1. Plan ahead and start early – many argue that Market Access should be a key consideration at the end of phase I trials or at the beginning of phase II, once you start to get an indication of the potential of your product. Others believe steps should be taken as early as possible, often during the pre-clinical stage. Trials should have both clinical and economic endpoints to ensure sufficient data is generated to support strong economic arguments. If Market Access plans are not in place following the pivotal trial, then it is almost certainly too late and your ability to gain reimbursement at an optimal price will be heavily compromised.


  1. Early external engagement – regulators and payers should be consulted as early as possible, including through joint early assessments like EUnetHTA, to ensure you identify potential evidence gaps which can then be bridged by HEOR evidence and RWE; this is being increasingly facilitated through ESA. Early engagement is particularly important for treatments in areas of unmet need, including those given ‘Breakthrough’ (US), PRIME (EU) and ‘Sakigake’ (Japan) designation, whereby an MAA may be filed as early as phase II. External engagement is also essential for health prioritisation and its impact on funding. RWE can be leveraged to raise awareness about the importance of a disease, level of unmet medical need and limitations of standard of care so that funding is available by the time a company is ready to launch.


  1. Hire the best talent – you need talented and experienced Market Access leaders and teams of functional experts to drive the necessary processes. It is paramount that they have technical expertise in health economics, outcomes research, strategic pricing, patient-reported outcomes, and RWE among other areas, with impactful scientific publications and a demonstrable track record of successful product launches at local and global level.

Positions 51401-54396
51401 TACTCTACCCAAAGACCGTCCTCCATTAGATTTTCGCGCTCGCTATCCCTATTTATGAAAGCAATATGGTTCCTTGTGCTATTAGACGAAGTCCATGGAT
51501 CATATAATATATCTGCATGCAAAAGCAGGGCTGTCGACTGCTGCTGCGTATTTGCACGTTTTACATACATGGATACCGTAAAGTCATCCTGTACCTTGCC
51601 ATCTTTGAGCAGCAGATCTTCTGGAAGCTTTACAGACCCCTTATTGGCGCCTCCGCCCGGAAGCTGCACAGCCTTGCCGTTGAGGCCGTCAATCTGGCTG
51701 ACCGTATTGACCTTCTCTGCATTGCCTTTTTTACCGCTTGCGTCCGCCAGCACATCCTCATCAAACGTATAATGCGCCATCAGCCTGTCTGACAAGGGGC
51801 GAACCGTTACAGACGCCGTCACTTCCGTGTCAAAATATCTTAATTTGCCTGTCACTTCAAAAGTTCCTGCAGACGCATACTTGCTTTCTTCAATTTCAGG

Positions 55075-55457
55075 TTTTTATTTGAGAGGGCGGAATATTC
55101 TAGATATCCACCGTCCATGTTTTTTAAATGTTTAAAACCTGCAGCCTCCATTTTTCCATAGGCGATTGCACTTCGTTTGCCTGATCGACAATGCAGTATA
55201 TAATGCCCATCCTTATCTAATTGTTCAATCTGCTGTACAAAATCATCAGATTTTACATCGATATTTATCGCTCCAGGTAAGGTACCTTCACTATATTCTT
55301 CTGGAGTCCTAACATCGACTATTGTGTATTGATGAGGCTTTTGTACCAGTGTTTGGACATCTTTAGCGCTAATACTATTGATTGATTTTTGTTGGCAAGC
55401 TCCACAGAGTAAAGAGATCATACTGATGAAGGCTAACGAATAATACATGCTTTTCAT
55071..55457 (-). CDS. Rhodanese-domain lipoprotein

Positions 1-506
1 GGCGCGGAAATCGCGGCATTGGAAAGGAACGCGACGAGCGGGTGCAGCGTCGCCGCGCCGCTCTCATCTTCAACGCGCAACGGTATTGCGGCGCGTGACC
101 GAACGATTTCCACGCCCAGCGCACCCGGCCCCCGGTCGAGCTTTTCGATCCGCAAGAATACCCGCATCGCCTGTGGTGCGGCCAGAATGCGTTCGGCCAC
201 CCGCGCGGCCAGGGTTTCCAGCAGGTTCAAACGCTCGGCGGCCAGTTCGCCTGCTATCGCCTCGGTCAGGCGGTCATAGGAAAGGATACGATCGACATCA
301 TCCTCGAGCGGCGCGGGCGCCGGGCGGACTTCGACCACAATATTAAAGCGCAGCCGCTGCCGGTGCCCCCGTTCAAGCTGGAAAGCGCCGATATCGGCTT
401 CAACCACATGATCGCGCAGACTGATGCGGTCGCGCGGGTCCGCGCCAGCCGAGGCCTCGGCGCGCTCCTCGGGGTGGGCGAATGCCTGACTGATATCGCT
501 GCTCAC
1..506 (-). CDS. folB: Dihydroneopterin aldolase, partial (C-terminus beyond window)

1. Allocate sufficient resources to Market Access – the growing complexity and sophistication of pricing and reimbursement processes means more time and resources are required to ensure success. Market Access teams will deliver far more value if time is not wasted on departmental infighting for resources. Also, to add perspective, a network meta-analysis costs a fraction of a single-arm phase III study and yet will often deliver HTA evidence needs far beyond the limitations of such studies.


  1. Deliver a strong payer message – following the previous steps will allow you to create a strong payer message demonstrating the impact on burden of illness, cost-effectiveness and budget impact, as is increasingly being required. This will provide the strongest clinical and economic case which clearly addresses payer evidence requirements and therefore justifies the true value of your asset.



A strong case has been made that biotech and pharma companies and investment firms cannot afford to underestimate the importance and potential value of having a coherent Market Access strategy in place at an early enough stage. As countries increasingly look to curb spiralling healthcare expenditure and payers and regulators progress their assessment of treatments to maximise value and minimise costs, the field of Market Access will surely continue to grow in significance.

With the right people and processes, companies can engage regulators and payers and conduct landscape analyses early to determine potential uses for and the pricing potential of a drug. A clear and strong HEOR evidence development plan must then be created and executed, including RWE; this will ensure sufficient and compelling clinical and economic evidence is generated to maximise the possibility of swift reimbursement across all desired indications at the optimal price.

Ultimately, having a clear, board-backed Market Access vision and strategy will enable you to realise the full clinical and commercial potential of your assets, thereby increasing your revenue by 20-25% to exponentially more, and the value of your organisation should you wish to sell or be acquired. Crucially, it will ensure that medical treatments are delivered to as many patients as possible, the most fundamental aim of all.


Oliver Drew

Head, Executive Search Delivery


References & Further Reading!/analysis-what-is-market-access